With the anti-peace Israeli factions in power, it is unlikely that Israel will agree to a two-state solution any time soon.

In light of this, it seems that both the global support for UN membership and the coordinated recognition of the State of Palestine represent compensatory forms of the international community’s inability to enact its responsibility to protect Palestinian civilians. It is a moral recognition of Palestine’s remedial right to statehood after South Africa’s International Court of Justice (ICJ) case for genocide, the International Criminal Court (ICC)’s arrest warrants against the Israeli and Hamas leadership, and Israel’s unwillingness to accept the UN-backed ceasefire and allow humanitarian access to Gaza.

In this regard, we are witnessing the leveraging of recognition for advancing – at least symbolically, the cause of peace, justice, and the rule of law. It is a recognition that for peace to occur, both sides should be recognised as equal stakeholders.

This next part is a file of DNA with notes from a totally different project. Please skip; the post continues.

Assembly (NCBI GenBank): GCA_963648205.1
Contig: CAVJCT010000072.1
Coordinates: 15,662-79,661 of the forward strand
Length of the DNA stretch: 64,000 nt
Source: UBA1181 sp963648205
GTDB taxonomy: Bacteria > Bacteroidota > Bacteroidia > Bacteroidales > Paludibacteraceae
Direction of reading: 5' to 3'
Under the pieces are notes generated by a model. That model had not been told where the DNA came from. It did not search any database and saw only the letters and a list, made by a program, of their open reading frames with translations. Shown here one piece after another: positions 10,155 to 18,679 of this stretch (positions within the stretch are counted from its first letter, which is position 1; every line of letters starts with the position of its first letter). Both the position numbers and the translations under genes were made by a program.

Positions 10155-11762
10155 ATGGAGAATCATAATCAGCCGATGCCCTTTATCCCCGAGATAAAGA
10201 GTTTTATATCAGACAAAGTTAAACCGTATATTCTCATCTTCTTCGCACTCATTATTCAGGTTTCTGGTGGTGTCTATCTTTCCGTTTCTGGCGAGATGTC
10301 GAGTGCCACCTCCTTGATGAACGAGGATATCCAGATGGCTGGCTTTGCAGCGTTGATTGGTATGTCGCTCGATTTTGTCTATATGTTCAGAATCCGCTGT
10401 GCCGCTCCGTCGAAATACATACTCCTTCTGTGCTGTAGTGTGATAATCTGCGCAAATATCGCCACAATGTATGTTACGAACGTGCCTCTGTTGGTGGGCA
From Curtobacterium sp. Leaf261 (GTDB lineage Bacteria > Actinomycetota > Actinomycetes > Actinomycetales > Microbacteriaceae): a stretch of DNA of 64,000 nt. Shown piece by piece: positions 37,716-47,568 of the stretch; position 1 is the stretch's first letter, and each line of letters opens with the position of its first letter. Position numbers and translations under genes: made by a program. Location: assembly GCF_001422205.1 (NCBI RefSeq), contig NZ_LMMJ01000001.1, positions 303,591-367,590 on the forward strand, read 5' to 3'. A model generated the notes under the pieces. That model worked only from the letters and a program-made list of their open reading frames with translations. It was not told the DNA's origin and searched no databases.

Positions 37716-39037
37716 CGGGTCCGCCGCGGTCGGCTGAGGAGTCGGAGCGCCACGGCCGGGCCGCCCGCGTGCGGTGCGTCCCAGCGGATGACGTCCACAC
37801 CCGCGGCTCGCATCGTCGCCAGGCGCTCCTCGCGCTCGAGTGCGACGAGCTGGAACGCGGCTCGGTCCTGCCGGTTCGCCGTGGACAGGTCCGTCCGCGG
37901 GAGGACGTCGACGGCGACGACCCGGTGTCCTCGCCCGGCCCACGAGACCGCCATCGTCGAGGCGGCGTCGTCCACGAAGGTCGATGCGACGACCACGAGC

More broadly, the Palestine case may trigger a much-needed shift from perceiving state recognition as a discretionary right to duty toward other claimant and aspirant states, especially if they meet the objective and extended criteria of statehood and have a remedial case for self-determination.

However, the duty to recognise should not be applied selectively, as it undermines its purpose. For example, there is a danger that countries such as Spain, by recognising Palestine and not Kosovo, end up reproducing the double standards that the US and many other European states have shown by treating Russia’s aggression against Ukraine differently from Israel’s war on Gaza. Otherwise, a selective approach to diplomatic recognition undermines international stability, weakens further the normative legal order, and bolsters global and regional tensions.

Dr Gëzim Visoka is an Associate Professor of Peace and Conflict Studies at Dublin City University, Ireland. He is the author of the forthcoming book ‘The Derecognition of States’ and co-editor of ‘Routledge Handbook of State Recognition’.